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This Budget will reduce the deficit by about €6bn , yet Ireland will still have a deficit of about €18bn next year.  In those circumstances Budget 2011 needed to have credibility, to be capable of implementation even after a change of government, to avoid the use of accounting tricks or once-off measures, and to minimise the risk of depressing growth so far that the onset of an economic recovery recedes further.  On the whole, it seems to have met those objectives, although the banking system and the political system remain the great unknowns.   The main measures in the Budget are described in a separate note.   So the most-feared Budget in a generation has finally been announced.  And there was very little in it that came as a surprise, given that the key features were first announced in the National Recovery Plan two weeks ago, and then reaffirmed when the draft agreement with the IMF/EU was published by the government last week.  Social welfare rates have been cut, income taxes have been raised, capital spending has been decimated, and day-to-day government spending is being trimmed.   In macro terms, the deficit will fall to 9.4% of GDP, or €18bn, from this year's astronomically high level of 32% of GDP, although this year's figure is of course inflated by the cost of the bank rescue.  The overall package is about two-thirds expenditure cuts, and one-third tax increases, and is about twice the size of the package in the last Budget.   After these measures, government spending next year will be about €57bn, while total revenue will be €39bn, leaving a budget deficit of €18bn.  In 2011, the state will spend about 1.5 euros for every one euro it collects.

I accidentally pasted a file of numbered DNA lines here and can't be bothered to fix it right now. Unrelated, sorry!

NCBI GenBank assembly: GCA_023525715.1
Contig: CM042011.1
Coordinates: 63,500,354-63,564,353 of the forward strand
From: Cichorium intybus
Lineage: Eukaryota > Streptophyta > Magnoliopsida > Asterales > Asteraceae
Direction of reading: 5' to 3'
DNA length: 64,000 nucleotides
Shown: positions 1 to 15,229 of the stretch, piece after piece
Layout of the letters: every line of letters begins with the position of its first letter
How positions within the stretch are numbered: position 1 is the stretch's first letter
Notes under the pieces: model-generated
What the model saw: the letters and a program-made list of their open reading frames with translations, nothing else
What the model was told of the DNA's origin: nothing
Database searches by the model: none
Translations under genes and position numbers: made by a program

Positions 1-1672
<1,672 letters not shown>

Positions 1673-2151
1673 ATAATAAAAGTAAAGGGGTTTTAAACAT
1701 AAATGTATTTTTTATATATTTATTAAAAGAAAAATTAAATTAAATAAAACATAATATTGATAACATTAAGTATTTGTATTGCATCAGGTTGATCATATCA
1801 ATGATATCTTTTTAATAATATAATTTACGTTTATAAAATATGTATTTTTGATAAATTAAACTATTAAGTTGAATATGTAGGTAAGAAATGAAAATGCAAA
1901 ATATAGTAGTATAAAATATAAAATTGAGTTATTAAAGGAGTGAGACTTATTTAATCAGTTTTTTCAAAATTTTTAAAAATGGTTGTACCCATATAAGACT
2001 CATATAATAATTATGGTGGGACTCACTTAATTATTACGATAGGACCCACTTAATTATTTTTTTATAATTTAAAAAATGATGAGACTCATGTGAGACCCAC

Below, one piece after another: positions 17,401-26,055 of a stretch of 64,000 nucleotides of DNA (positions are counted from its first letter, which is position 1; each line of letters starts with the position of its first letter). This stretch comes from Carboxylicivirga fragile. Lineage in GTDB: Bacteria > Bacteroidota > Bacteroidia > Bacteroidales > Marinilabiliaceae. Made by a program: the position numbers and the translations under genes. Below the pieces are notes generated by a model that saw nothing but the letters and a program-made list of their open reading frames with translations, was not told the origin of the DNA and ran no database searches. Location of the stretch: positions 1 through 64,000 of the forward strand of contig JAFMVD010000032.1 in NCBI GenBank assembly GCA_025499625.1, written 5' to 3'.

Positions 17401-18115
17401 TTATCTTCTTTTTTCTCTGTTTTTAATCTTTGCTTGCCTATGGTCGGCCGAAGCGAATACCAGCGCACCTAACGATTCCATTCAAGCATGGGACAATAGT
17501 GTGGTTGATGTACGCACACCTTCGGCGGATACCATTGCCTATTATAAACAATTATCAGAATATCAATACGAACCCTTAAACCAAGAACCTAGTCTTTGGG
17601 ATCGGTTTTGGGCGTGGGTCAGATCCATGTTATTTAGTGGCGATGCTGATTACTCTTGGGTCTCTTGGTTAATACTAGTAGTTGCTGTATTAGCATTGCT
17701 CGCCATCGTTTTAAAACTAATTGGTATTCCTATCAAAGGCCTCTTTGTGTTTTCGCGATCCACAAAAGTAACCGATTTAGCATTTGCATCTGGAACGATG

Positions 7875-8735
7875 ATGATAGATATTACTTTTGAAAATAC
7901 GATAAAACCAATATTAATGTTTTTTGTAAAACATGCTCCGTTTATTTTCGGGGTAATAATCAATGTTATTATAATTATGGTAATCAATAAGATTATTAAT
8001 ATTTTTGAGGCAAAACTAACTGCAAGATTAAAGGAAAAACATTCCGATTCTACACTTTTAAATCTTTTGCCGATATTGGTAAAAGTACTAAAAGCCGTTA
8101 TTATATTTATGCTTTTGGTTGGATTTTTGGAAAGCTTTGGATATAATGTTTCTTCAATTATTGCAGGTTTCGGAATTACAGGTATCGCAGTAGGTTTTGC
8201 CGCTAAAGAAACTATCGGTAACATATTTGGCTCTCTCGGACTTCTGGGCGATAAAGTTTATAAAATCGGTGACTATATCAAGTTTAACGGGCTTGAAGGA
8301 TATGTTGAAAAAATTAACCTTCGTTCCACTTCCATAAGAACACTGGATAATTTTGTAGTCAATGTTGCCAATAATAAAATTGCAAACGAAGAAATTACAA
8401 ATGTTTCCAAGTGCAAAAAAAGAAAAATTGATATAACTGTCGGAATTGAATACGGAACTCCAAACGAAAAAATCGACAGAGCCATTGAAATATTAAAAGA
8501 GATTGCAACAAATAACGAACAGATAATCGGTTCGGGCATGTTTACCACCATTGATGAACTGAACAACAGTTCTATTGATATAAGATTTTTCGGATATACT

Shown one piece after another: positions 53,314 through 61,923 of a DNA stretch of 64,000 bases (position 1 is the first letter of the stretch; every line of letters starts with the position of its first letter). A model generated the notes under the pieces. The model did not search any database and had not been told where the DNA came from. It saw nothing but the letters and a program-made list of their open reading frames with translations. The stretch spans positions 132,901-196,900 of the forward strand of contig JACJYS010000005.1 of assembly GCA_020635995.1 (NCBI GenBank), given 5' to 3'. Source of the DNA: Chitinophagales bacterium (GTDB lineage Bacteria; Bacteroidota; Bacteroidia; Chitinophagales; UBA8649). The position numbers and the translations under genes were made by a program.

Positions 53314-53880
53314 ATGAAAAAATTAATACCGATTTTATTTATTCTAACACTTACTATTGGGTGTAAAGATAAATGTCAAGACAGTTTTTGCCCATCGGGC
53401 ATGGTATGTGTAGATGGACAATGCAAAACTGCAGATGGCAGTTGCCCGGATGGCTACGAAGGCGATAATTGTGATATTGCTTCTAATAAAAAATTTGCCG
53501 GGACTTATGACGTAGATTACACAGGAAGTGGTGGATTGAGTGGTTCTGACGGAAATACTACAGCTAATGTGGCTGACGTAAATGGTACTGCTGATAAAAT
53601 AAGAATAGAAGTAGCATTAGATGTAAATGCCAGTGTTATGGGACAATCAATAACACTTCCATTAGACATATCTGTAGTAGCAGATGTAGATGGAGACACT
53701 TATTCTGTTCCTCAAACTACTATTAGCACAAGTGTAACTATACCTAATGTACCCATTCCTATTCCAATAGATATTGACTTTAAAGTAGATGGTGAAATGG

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The principal measures in Budget 2011 are listed below (see separate note and blog entry for a Budget Commentary).    In macro terms, the deficit will fall to 9.4% of GDP, or €22bn, from this year's astronomically high level of 32% of GDP, although this year's figure is of course inflated by the cost of the bank rescue (without the bank costs, the deficit was 11.6% of GDP).  The overall package is about two-thirds expenditure cuts, and one-third tax increases, and is about twice the size of the package in the last Budget. Of much interest to pension fund trustees and members, the Government has announced it will  go ahead with a scheme where Irish pension funds would have the opportunity to invest in Irish government bonds and to price their liabilities to pensioners on the basis of Irish, not German, bond yields.  This is a very technical measure but will come as extremely good news for Irish pension funds. Personal income tax credits and the standard rate tax band are being cut by 10%, bringing middle-income earners into the higher rate of tax at lower income levels.For a married couple, both of whom work, this will see an increase in the tax bill of €720.  Where they earn more than €65,600 between them, the cost will rise by another €1440. The two income tax rates of 20% and 41% remain unchanged. The income levy and the health levy have been merged to form one “Universal Social Contribution”.  This will be payable at 7% for income in excess of €16,000 per year.  The total top marginal rate of tax and levies will therefore be 52% (income tax 41%, PRSI of 4%, and universal social charge of 7%), which is unchanged.  PRSI and the new universal social charge will be payable on employee pension contributions, for the first time.  The annual earnings cap for contributions purposes will be reduced to €115k from €150k.